Euromaidan and Ukrainian History

Illustration for Yelyzaveta Taranukha's "Euromaidan and Ukrainian History."
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Yelyzaveta Taranukha
Faculty of Humanities
Master Program of Philology (1st year)
from Svatove town, Luhansk region

Each national history has lived through elevations and depressions during its self-development. Revolution as a form of national protest and as a kind of political transformation simultaneously tends to be both ups and downs. Although sudden changes ruin the way of living causing unpredictable events, Euromaidan has reconstituted Ukrainians into the nation. This page of Ukrainian history demonstrates our readiness to build the democracy and to rule the country, it indicates our becoming independent.

First of all, Euromaidan has started as students’ movement for Eurointegration that was intended to accept the European standards redirected into different spheres of Ukrainian social life, such as economics, politics, education, science, and health. After the day when signing the Eurointegration treaty failed, it became obvious that Ukraine is slowly reconverting to the USSR (or post-soviet) times. It was impossible to tolerate with, so Euromaidan couldn’t capitulate. It is paradoxical but if only the government had let the Eurointegration, real revolution would never have happened, it could have been avoided.

Secondly, Euromaidan was a protest against violence applied by the government to peaceful demonstrators who mostly were students, the youth of the nation, the future of Ukraine.

Thirdly, inasmuch as the violence was an irremissible sin, Euromaidan has evolved into revolution. Taking into consideration the events occurring during November and December of 2013 and January and February of 2014, it might be conscientiously considered that these months made a period of the most cruel government policy in Ukraine since independence had been gained. Consistently, Ukraine survived the turning point in its history, that’s why it became the matter of time how Ukrainians would deal with the tragedy occurred and which variant of country’s future development would be chosen. It is well-known that life and death always go hand in hand, and the death of old regime reciprocally ingenerates the new regime which repeatedly tends to oppose the previous policy. Under such circumstances, it is hoped that the totalitarian model of power defunction would be the democracy revival. Moreover, peace is expected after revolution and it is dreamt that the hundreds of Euromaidan heroes have lost their lives not in vain.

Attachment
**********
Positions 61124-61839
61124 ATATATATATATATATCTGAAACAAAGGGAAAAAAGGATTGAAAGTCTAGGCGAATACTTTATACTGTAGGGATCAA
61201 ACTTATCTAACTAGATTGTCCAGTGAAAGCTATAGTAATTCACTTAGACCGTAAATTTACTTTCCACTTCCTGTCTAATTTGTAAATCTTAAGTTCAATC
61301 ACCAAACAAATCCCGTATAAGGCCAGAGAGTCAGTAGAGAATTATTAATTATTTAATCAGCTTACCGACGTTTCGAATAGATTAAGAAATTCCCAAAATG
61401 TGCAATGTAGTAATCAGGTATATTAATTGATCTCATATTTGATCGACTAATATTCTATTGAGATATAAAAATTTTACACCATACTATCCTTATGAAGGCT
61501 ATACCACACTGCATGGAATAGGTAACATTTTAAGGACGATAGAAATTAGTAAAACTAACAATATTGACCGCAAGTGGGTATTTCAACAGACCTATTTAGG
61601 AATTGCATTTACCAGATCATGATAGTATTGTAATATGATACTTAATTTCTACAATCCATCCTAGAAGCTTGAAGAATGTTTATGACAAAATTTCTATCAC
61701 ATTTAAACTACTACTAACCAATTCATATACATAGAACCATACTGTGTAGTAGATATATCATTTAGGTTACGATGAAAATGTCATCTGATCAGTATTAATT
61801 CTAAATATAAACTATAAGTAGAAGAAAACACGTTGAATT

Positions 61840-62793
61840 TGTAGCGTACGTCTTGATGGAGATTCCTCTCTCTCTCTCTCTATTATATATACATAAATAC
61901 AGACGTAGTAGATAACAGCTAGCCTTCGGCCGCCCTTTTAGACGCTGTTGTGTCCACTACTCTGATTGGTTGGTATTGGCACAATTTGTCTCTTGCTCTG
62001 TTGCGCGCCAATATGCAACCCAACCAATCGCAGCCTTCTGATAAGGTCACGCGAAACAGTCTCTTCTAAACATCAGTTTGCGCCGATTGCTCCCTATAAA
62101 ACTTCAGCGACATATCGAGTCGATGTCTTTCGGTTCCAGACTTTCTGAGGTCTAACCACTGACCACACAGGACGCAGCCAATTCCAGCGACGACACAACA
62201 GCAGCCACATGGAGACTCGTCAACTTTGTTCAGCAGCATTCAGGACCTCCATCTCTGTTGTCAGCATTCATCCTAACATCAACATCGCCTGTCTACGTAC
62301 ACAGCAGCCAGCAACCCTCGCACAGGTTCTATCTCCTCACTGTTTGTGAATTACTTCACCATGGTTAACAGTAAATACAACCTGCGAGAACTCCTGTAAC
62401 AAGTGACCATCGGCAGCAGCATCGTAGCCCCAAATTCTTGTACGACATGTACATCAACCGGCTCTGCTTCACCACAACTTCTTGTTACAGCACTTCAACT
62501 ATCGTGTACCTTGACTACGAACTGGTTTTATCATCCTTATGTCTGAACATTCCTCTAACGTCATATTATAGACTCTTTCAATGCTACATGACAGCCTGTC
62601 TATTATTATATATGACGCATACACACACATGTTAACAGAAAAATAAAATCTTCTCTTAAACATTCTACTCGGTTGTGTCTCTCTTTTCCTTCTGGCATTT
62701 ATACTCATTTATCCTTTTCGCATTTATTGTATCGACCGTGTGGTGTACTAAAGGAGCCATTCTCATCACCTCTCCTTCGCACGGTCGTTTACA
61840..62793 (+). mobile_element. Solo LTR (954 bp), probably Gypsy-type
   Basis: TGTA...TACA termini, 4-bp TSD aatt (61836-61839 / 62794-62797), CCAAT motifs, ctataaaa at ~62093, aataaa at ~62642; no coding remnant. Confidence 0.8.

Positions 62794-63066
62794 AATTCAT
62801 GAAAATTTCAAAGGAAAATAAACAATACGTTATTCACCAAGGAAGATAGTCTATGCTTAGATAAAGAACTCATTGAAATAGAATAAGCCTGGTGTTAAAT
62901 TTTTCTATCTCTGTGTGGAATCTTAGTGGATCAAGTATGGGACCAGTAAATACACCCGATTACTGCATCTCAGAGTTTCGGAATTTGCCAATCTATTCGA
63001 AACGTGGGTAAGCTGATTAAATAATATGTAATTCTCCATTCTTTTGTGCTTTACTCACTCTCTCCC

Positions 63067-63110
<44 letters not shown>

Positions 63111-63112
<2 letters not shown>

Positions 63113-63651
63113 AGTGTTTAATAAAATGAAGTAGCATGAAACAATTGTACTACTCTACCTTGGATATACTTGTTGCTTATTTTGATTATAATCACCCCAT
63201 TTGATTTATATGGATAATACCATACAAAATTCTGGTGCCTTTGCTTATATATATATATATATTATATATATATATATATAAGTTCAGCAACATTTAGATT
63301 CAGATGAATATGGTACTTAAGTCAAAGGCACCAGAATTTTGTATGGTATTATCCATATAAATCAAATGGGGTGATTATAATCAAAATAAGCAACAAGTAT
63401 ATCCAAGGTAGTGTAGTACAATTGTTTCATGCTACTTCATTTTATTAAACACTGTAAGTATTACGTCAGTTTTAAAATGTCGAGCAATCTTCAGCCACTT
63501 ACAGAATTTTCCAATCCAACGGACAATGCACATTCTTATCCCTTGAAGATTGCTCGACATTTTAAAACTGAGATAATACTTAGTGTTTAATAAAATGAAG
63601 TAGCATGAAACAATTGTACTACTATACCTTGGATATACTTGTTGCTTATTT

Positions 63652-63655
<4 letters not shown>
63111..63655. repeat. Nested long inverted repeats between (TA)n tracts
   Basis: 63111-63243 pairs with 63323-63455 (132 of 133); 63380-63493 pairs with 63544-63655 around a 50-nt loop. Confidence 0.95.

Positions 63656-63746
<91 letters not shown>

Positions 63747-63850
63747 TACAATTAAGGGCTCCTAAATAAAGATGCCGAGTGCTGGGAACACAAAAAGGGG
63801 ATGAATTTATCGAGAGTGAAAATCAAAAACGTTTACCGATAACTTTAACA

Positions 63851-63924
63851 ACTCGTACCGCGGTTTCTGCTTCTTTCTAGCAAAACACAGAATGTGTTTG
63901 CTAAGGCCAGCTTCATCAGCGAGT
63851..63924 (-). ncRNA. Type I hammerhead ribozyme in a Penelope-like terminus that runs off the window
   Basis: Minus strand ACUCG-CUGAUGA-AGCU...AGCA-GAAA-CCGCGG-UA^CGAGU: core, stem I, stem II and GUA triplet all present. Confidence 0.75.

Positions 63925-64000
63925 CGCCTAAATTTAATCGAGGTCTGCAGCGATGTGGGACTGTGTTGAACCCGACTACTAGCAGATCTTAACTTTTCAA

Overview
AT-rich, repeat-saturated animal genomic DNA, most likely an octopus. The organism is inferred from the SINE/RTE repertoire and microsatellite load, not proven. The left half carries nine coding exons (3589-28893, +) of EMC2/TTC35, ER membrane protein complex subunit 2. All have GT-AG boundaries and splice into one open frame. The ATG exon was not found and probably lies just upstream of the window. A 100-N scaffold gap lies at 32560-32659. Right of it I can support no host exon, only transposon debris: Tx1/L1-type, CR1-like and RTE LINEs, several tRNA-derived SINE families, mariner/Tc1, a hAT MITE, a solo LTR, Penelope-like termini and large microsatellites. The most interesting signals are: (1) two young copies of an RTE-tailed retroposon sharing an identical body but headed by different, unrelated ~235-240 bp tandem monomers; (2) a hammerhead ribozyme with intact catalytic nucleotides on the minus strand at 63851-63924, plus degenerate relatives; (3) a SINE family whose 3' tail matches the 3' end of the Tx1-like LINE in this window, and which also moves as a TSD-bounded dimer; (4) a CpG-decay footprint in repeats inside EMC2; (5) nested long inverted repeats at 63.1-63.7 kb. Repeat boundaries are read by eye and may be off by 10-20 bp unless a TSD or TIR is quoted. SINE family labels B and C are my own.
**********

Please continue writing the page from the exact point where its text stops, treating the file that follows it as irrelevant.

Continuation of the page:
When Euromaidan events started, I could hardly believe it was really taking place in Ukraine. Firstly, I had never thought that XXI century might be cruel, especially after numerous facts of wars in all the previous centuries along the world history. Secondly, holding myself out as a representative of post-soviet generation I was always sure that Ukraine tends to be a democratic country and its government would never use violence in order to disperse peaceful demonstrators. Thirdly, I couldn’t prevent killing peaceful citizens who were staying for idea on Euromaidan at the cost of their lives, I was powerless. The perception of revolution could be compared to the ghastly dreams which suddenly turned into reality. My only fear was that the revolution would be suppressed by the old regime; in other words, I strongly apprehended that freedom would be forfeited forever.

So, what is Euromaidan for Ukrainian history? That is a turning-point while the new – Ukrainian – nation has risen; that is the birthday of democracy; that is the time of overcoming your own fear and going on living. Nowadays, while Russian invasion into Crimea is taking place, I pray for peace. We have just got a renewed government, we have only believed that changes might be for better, and like the bolt from the blue the new Crimea tragedy occurred. Yet, I still hope that Euromaidan is not for nothing.

To conclude, Euromaidan is a new branch in the Ukrainian history tree, and what would be its effects – let us wait and see.


This essay is part of a series of student writing on the Euromaidan, part of the the Student Views of Euromaidan project.

For more information on this series and a full index of contributions, please see the introductory post.

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